Community December 20, 2017
Embracing the Dark
Local leaders work to preserve Idaho's night sky

Seeing the rich star fields and dust clouds of the Milky Way, appearing as a band of multi-colored, twinkling lights across the night sky, is a common experience in Central Idaho. But for the majority of Americans, the Milky Way is not visible. For most, light pollution obscures the night sky, making it impossible to see more than a few stars. The ability to gaze at a truly dark night sky is rapidly decreasing in America as urban centers expand and the most visible effect of light pollution—artificial skyglow—replaces our view of the cosmos.

A growing body of evidence linking the artificial brightening of the night sky with negative impacts on human health, wildlife, and ecosystems, as well as a growing concern over the loss of an important human experience—the opportunity to view and ponder the universe—is encouraging local leaders to take action toward protecting this resource. The communities surrounding the Sawtooth National Recreation Area are working toward putting Central Idaho on the map as America’s first Dark Sky Reserve. “People are beginning to recognize that light pollution is an issue, both nationally and globally, and that dark skies are a resource we need to protect,” said Dani Mazzotta of the Idaho Conservation League (ICL), who has been working on securing the Dark Sky Reserve designation from the International Dark-Sky Association (IDA) with Central Idaho communities for almost two years.

IDA defines a Dark Sky Reserve as “public or private land possessing an exceptional or distinguished quality of starry nights and nocturnal environment that is specifically protected for its scientific, natural, educational, cultural, heritage and/or public enjoyment.” There are currently only 11 Dark Sky Reserves in the world, none of which are located in the United States. Reserves generally consist of a dark “core” zone surrounded by a populated periphery (or buffer zone). A key requirement is that communities within the designated Reserve commit to protecting the darkness of the core by minimizing their own light pollution. According to Mazzotta, a key piece in making the Reserve possible is that most of the proposed Reserve is already covered by local dark sky ordinances. “We don’t have to go in and create local ordinances and regulations because they already exist.”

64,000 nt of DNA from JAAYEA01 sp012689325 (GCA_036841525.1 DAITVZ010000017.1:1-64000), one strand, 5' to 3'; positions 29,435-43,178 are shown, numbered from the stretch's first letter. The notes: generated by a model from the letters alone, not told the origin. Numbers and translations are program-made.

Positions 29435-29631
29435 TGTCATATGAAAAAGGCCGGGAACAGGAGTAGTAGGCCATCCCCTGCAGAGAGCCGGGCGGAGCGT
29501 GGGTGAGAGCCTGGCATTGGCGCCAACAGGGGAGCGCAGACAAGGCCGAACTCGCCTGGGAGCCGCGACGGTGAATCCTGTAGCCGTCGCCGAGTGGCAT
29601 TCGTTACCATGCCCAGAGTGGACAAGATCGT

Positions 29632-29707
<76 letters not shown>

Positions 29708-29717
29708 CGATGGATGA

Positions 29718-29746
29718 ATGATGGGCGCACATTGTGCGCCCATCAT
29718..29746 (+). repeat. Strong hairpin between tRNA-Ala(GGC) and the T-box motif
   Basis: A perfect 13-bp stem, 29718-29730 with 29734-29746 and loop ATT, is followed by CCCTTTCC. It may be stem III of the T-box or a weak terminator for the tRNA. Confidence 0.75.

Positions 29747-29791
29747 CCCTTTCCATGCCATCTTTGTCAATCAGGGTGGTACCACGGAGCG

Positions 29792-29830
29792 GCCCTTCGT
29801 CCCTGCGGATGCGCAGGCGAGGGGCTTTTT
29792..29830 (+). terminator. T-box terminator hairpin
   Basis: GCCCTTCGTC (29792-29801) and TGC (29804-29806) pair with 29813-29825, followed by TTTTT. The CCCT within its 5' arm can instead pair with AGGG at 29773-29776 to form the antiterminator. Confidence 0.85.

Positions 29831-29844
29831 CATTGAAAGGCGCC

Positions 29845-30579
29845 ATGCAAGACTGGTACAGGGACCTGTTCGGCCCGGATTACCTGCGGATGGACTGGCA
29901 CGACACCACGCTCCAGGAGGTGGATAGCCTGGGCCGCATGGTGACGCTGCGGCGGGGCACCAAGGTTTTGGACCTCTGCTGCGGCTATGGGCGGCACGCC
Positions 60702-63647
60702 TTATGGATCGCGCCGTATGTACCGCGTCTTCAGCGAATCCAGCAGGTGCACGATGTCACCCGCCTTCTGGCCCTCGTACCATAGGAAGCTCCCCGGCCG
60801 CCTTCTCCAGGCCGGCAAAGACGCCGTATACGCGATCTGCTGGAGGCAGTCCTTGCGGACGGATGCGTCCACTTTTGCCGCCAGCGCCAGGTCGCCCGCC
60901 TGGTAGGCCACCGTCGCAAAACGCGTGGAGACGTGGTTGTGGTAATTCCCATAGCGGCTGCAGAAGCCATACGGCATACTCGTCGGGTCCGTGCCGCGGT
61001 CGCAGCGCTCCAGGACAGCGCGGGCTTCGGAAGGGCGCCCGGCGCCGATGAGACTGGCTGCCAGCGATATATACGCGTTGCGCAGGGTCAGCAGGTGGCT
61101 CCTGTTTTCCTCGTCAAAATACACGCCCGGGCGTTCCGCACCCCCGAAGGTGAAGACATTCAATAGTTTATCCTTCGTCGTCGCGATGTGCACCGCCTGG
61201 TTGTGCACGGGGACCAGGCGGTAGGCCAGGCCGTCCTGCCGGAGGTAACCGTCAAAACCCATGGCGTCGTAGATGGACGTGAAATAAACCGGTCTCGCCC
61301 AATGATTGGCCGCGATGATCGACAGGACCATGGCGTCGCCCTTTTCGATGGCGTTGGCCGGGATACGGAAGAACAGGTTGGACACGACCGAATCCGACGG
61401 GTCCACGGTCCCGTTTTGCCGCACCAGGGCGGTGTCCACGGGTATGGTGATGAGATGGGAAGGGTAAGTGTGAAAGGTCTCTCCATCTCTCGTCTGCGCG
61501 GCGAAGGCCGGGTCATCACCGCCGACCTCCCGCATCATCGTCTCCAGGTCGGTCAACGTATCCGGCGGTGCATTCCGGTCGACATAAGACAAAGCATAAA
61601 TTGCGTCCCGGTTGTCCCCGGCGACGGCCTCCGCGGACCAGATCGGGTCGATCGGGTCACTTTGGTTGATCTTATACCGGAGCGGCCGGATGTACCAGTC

Ketchum passed one of the first dark sky ordinances in the state of Idaho in 1999, with the intention of protecting the ability to view the night sky by reducing glare and unnecessary lighting at night. Other jurisdictions in Blaine County followed suit. The City of Ketchum was recently designated an International Dark Sky Community by the IDA.

The Central Idaho Dark Sky Reserve would encompass over 900,000 acres, stretching from Stanley to Ketchum, including Sun Valley, Smiley Creek, parts of Blaine and Custer counties, and the SNRA, most of it public land owned by the U.S. Forest Service. This area is an ideal place for a reserve, as it has extremely few sources of artificial light. ICL has been using sky quality meters to take measurements of the sky and monitor light pollution levels in the area. The results are really good.

“The readings we are picking up in the Sawtooth Valley, between Ketchum and Stanley, are around 21.86 magnitude per square arcsecond,” said Mazzotta. During moonless nights, the luminance of a clear sky with light from only natural sources (the stars, the Milky Way, natural atmospheric emission) is about 22 mag/arcsec2. Attaining Reserve status will not only help protect this pristine night sky, but will also recognize the commitment local communities have made to support the night sky experience and encourage compliance with the existing ordinances.

The Dark Sky Reserve designation also has the potential to attract a unique brand of tourism, astro-tourism. Interest in booking trips to see cosmic spectacles, like the Northern Lights, aurora borealis, solar eclipse and meteor showers is growing. The total solar eclipse this past August is reportedly the most viewed and photographed eclipse in history. In Eastern Idaho alone, it is thought to have brought in 300,000 tourists. Other communities have leveraged the night sky to promote visitations, events and activities. Jasper, Canada, holds a dark sky festival where they bring in high-level scientific speakers and have star watch events. The Utah Symphony played three evening concerts this year near National Parks and held “star parties” afterward hosted by local astronomers.

This interest in astro-tourism may be related to the decrease in ability to see starry skies. Currently, 83 percent of the world and 99 percent of U.S. and European populations live under light-polluted skies, while the Milky Way is hidden from view for more than one-third of humanity, including 60 percent of Europeans and nearly 80 percent of North Americans. As it becomes more difficult to view stars and planets, see the Milky Way, and catch occasional glimpses of galaxies and nebulae with the naked eye under light-polluted skies, protecting the remaining truly dark night skies is of urgent importance.

This article appears in the Winter 2017-2018 Issue of Sun Valley Magazine.